Control land and water in Animal Land

The city-building ilk on Facebook has become a bit trite when it comes to social game design and it is difficult (to put it lightly) to stand out in any way. A new application, however, by the name of Animal Land is attempting to do so by focusing more on what makes such games popular in the first place: creativity. Though much of the formulaic aspects of the genre seep their way into the design, it does at least make the attempt to grant its players greater rewards for playing, and slightly more creative control in their city design. But only slightly.

You are mayor of a whimsical town of anthropomorphic animals where everything rings of an old, Eastern European vibe. From its cobblestone causeways to suspenders and driving caps, you are able to create quite the quaint little village. Coupled with a jovial, almost amusement park-style audio track, it really does give off a different feel than most of its predecessors. All that said, Animal Land‘s core design is less dissimilar.

Animal Land

Anyone that has touched a city-builder before will be familiar with the tools to success and how to manage the resources of population, goods, and currency. None of the three are terribly extravagant as population primarily just grows the visual size of one city, goods are grown from crops or fishing nets, and currency is earned from various business structures such as a market. As with games like CityVille, goods are required to run businesses.

Where things do change a little bit is with the population, as its limits can only be grown by placing various community buildings. This, in and of itself is far from uncommon, but what is annoying is that it forces you to invite friends (who may not wish to play) or befriend random others on Facebook that do play. Each community building must have several other players “working” within it to activate, so multiple playing friends is required. Frankly, social play should be an enhancement to the game experience, not a requirement. It is also worth noting that the game even employs the now archaic design flaw of rotting crops.

Where social features redeem themselves slightly is in the reward category. Assuming you do coerce your friends into playing with you, you can visit their spaces on a daily basis and earn points toward “Heart Levels” that can reward you with more unique items to place around your own village. In fact, rewards are one of the nicer elements to Animal Land as many of the features grant such.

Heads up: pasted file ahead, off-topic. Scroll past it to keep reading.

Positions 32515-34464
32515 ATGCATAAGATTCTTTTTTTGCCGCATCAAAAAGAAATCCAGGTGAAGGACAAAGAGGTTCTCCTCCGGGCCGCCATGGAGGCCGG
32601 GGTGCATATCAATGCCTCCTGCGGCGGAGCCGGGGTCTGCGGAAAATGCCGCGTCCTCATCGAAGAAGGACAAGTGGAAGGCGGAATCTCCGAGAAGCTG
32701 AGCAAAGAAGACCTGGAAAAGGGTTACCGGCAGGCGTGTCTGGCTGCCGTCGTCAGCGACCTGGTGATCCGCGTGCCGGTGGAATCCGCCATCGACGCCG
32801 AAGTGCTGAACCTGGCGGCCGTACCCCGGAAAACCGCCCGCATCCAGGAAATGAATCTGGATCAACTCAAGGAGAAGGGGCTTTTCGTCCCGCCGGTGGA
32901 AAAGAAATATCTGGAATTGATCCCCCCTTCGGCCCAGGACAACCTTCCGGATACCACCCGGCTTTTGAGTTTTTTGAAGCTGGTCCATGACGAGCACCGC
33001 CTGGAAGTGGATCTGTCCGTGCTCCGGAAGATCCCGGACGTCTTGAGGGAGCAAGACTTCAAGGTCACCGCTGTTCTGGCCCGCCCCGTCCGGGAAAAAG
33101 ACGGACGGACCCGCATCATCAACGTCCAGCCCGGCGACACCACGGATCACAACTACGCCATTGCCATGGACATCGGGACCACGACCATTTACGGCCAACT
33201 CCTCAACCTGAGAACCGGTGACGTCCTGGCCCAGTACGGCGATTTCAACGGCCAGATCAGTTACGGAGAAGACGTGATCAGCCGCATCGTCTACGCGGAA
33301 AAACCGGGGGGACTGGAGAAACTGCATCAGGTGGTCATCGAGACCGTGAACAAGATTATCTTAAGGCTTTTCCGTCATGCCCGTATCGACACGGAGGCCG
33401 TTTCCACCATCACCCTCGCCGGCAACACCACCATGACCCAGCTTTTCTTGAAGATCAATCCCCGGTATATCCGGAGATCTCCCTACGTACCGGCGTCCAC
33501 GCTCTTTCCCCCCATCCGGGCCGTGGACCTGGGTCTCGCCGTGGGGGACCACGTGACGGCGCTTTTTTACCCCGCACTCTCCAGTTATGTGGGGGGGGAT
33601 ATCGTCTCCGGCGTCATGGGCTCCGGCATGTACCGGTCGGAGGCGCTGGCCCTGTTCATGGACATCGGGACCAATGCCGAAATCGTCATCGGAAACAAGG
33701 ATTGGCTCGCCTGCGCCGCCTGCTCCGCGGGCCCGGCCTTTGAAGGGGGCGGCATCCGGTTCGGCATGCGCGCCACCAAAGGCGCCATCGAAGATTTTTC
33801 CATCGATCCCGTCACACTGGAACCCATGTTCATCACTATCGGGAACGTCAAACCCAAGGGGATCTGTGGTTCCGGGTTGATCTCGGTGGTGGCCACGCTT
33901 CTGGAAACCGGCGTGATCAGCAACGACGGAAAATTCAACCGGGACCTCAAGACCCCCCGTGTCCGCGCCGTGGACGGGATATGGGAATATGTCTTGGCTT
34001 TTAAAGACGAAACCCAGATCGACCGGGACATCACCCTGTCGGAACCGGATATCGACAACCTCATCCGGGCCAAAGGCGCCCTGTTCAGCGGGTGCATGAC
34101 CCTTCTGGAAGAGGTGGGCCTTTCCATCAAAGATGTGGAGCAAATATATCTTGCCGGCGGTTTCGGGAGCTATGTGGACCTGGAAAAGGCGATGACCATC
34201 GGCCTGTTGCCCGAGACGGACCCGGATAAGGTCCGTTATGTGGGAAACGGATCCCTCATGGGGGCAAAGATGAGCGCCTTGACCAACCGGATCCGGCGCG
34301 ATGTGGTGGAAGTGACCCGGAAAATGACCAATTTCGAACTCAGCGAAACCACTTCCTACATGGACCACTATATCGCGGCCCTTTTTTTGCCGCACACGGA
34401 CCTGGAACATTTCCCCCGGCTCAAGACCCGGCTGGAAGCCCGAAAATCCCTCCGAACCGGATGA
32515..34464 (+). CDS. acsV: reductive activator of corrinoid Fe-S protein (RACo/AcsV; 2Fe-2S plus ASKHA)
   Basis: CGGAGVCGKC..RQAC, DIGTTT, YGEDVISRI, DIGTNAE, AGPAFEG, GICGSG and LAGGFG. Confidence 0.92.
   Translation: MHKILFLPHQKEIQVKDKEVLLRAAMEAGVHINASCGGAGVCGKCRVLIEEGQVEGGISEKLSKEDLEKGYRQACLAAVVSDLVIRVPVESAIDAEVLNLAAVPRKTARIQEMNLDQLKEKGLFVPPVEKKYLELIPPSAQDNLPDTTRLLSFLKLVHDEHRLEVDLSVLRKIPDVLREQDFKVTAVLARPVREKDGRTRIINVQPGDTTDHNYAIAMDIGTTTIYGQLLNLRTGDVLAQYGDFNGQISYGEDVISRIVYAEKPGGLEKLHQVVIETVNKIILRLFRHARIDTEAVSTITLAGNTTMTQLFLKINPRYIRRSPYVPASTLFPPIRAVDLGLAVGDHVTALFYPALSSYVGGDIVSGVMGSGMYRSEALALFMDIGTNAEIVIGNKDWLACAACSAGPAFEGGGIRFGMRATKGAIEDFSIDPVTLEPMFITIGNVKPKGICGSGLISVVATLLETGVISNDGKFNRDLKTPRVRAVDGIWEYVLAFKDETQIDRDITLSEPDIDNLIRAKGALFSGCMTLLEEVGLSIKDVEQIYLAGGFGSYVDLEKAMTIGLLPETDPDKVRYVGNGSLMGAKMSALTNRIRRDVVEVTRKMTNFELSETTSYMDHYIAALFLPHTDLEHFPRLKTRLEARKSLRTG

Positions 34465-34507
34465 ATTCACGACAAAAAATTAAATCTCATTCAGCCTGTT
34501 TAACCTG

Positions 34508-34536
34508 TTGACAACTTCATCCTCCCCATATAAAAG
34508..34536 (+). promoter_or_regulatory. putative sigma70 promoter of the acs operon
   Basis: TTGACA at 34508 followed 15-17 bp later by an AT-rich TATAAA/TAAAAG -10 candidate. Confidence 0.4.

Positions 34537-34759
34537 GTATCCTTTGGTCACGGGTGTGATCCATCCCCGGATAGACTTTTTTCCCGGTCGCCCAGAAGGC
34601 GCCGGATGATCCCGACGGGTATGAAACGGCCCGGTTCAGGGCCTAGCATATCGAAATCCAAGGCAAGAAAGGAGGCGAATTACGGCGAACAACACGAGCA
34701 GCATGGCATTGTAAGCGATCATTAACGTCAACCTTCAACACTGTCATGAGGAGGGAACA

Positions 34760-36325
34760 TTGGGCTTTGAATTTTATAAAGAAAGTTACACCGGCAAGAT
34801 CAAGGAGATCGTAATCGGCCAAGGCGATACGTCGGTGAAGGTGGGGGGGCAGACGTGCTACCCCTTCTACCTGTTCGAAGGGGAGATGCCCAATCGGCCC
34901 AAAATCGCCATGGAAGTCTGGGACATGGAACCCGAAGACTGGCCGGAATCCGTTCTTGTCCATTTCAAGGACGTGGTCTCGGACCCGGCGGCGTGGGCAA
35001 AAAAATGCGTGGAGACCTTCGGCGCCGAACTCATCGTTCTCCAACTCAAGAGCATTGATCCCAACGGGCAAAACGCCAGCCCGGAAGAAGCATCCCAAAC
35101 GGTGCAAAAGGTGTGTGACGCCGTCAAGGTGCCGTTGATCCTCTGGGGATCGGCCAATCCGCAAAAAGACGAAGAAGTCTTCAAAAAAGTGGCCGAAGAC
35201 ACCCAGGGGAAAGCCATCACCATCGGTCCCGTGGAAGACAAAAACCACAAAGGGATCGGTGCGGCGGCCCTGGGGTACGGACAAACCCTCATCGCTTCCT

Animal Land

Part of this play comes from a sort of collection mechanic. In Animal Land, you are given a book of different animals that range in level. Each grouping of six marks a collection and having each one in your village will earn a fancy amusement park ride for your game. In order to earn each animal, specific types of housing and environments must be created for them.

For each home in the game, there are a handful of different characters that might move in. In this regard, finishing a collection does require a bit of luck, but you can take steps to improve your odds. For example, while three aquatic animals prefer one type of water-based home, only one might like it right on the coast. As such, placing the home near the land’s edge will up the odds of getting that animal.

Yes, there are water-based decorations in Animal Land. It’s one of the pluses to the creative aspect of the app. Along with placing houses and roads, you can actually change the shape of the land itself, turning land into water and visa versa. It’s not an earth-shattering mechanic, but it is a nice little addition that allows for greater player control over their virtual space.

Nice though the addition may be, Animal Land is still nothing that truly seems amazing or unique. It does have some nice perks here and there, and it attempts to reward the user with new items whenever it can, but the fact of the matter is that the city-building genre is just tired. Very, very tired. Along with this, the social requirements forced on the player by the community building and population system feels more like a penalty, hurting what’s an otherwise solid, if unoriginal, city builder.